CRIME CULTURE: With Byron Bay back in the headlines as a playground for wealthy ‘Instamummies’, former parole officer, Gary Johnston, remembers his time and some of the crimes in the beachside party town in this excerpt from his memoir No Previous Conviction.
Byron Bay is – and probably always was – a town you’d wished you’d discovered 20 or 30 years ago.
It must be.
All the people who claim to have discovered it back then – grizzled old blokes who call themselves Reiki Masters and women in rainbow coloured fairy skirts who believe in the power of the crystal – never tire of telling you so.
Back then, they proclaim, the number of years entirely dependant on when they’d arrived, the hippy/surfy/arty vibe for which Byron was renowned was a reality, as opposed to the cynical act of Tourist Board sleight-of-hand they consider it to be now.
‘You should have been here twenty years ago, mate. Place’s fucked now.
Not that Byron isn’t beautiful. It is. Fantastic weather guaranteed, mile after mile of white sandy beach, multifarious music, comedy, restaurants, art, peace and love.
It might be fucked but it’s definitely not a shit hole. The amazing thing though is, once upon a time, it actually was. A shit hole, that is.
Up until the late 70’s Byron Bay was a small, dying, rough and ready whaling town that tourists actively avoided on account of the lack of facilities, downmarket reputation and decidedly hill-billy ambience.
On the other hand, twenty years ago, the veterans would tell you as they massaged your gluteus maximus or crystallised your chakra, (vice versa, on request), accommodation was dirt cheap, the beach was even more magnificent than it is now and though the overall tenor of the town was humdrum and inert, there was no great animosity amongst the locals toward outsiders.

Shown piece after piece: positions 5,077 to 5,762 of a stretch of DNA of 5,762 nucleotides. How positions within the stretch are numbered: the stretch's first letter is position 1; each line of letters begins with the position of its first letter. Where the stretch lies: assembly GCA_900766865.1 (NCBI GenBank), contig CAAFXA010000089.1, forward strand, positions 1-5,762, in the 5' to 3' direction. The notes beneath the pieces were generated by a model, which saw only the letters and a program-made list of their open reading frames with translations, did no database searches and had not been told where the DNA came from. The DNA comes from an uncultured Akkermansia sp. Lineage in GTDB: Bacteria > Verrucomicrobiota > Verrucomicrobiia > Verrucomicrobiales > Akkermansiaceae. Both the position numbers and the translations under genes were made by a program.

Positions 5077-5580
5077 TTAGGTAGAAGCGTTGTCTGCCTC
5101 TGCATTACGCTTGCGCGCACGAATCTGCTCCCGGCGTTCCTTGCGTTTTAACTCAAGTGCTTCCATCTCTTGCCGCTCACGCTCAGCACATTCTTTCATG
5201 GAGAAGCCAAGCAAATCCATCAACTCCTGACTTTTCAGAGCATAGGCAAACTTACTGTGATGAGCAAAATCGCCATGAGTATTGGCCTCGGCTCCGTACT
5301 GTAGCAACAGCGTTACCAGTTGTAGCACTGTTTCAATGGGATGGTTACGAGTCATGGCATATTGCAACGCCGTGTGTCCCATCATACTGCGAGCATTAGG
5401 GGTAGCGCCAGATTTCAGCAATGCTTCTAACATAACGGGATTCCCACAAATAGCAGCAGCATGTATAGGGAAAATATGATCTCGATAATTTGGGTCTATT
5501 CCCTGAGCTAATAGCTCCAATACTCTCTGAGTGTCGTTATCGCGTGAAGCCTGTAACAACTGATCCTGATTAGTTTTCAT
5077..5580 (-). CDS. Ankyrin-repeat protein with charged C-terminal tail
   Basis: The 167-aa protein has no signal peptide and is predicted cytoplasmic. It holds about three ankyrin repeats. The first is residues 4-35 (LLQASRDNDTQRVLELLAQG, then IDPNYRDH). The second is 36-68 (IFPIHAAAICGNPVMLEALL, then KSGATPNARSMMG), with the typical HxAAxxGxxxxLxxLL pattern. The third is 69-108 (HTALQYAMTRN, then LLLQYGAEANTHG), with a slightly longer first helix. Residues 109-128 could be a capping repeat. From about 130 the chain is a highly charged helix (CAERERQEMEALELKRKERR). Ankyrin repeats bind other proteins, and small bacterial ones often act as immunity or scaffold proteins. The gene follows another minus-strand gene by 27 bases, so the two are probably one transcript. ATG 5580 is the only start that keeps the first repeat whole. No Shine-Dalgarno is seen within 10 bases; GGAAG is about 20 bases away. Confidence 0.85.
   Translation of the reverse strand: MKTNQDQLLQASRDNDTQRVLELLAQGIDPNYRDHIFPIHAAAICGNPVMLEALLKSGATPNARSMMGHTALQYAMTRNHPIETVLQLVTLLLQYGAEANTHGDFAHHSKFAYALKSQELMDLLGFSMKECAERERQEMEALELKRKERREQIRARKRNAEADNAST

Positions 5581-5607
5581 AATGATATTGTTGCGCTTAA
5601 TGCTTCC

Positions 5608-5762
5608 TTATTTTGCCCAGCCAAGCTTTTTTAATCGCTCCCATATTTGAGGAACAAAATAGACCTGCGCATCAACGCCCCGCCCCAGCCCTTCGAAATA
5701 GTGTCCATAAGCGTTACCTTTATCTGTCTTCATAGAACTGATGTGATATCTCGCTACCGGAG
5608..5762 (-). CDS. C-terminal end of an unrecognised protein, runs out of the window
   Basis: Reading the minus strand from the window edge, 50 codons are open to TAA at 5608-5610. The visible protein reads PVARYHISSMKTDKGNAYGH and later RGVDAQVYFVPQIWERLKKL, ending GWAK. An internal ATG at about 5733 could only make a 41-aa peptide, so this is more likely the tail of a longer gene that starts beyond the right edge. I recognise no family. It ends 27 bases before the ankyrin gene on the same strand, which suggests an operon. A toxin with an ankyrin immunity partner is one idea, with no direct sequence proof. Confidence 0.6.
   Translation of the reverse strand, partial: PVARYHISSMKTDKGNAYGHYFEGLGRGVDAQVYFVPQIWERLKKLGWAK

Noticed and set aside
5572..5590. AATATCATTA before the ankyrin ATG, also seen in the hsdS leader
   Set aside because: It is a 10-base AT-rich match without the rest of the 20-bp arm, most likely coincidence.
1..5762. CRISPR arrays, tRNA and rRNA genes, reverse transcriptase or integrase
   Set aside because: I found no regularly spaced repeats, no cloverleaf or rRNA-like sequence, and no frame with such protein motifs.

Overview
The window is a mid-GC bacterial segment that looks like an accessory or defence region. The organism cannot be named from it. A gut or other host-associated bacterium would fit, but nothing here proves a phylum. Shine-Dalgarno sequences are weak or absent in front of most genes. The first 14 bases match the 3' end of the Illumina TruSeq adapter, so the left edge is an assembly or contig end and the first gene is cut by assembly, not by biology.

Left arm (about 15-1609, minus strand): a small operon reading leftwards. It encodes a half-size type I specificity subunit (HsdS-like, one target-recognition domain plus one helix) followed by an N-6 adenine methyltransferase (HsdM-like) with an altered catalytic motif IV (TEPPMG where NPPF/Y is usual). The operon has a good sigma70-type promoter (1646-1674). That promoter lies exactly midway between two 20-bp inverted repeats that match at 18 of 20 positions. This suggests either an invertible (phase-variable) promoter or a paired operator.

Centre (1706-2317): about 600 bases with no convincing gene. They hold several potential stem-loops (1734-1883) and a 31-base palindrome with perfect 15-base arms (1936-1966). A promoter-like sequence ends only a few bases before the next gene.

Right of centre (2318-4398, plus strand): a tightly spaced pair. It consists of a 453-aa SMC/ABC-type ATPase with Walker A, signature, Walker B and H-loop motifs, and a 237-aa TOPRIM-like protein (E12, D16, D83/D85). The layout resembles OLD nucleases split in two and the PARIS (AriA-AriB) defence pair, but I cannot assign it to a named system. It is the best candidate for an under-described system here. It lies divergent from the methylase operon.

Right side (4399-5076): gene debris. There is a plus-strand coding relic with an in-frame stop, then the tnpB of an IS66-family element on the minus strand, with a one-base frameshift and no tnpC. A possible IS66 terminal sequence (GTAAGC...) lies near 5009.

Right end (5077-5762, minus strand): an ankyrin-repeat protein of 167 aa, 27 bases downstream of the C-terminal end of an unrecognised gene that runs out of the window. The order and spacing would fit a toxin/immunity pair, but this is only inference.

It was the perfect place to discover, simply because it was such a perfect place.
But, on the endless sun drenched east coast of Australia, perfection is ubiquitous; there are loads of beautiful sun-soaked beaches – New South Wales alone has over a thousand miles of coastline. What made Byron famous was its image, created, promoted and some would say studiously exploited, by the tourism people. When the hippies, a handle the early pioneers actually insisted on, arrived, surfers and party goers, musos and artists, or at least young, energetic people who wanted to be musos and artists, they unconsciously helped to re-invent the town.
Suddenly, Byron Bay was cool, hippy-trippy, slightly left-field, a bit quirky, maybe even slightly naughty. Live on the beach man, just chill out. Surfing, drawing, strumming the guitar and playing the bongos. Having fun. The dream. Join us, you’ll come for a holiday and never want to leave.
In avaricious cahoots with the Tourist Board, sundry investors, developers and builders quickly worked out the bottom line. Land right on the beach was cheap but you didn’t have to be Nostradamus to see that with a few apartment blocks and weatherboard shacks hastily thrown up, the bottom line would accelerate upwards.
More people, more rent, more profit – big smiles all round.
And not just for the speculators. Any town undergoing such an exponential growth requires people. Shop assistants, tradies, hospitality workers, school teachers, public servants, probation and parole officers and all the rest. Suddenly – and Byron Bay experienced this massive expansion in less than a decade – the entire fabric of the place was irrevocably changed. Byron had everything you could ever want, including the easy availability and excellent quality of locally grown marijuana.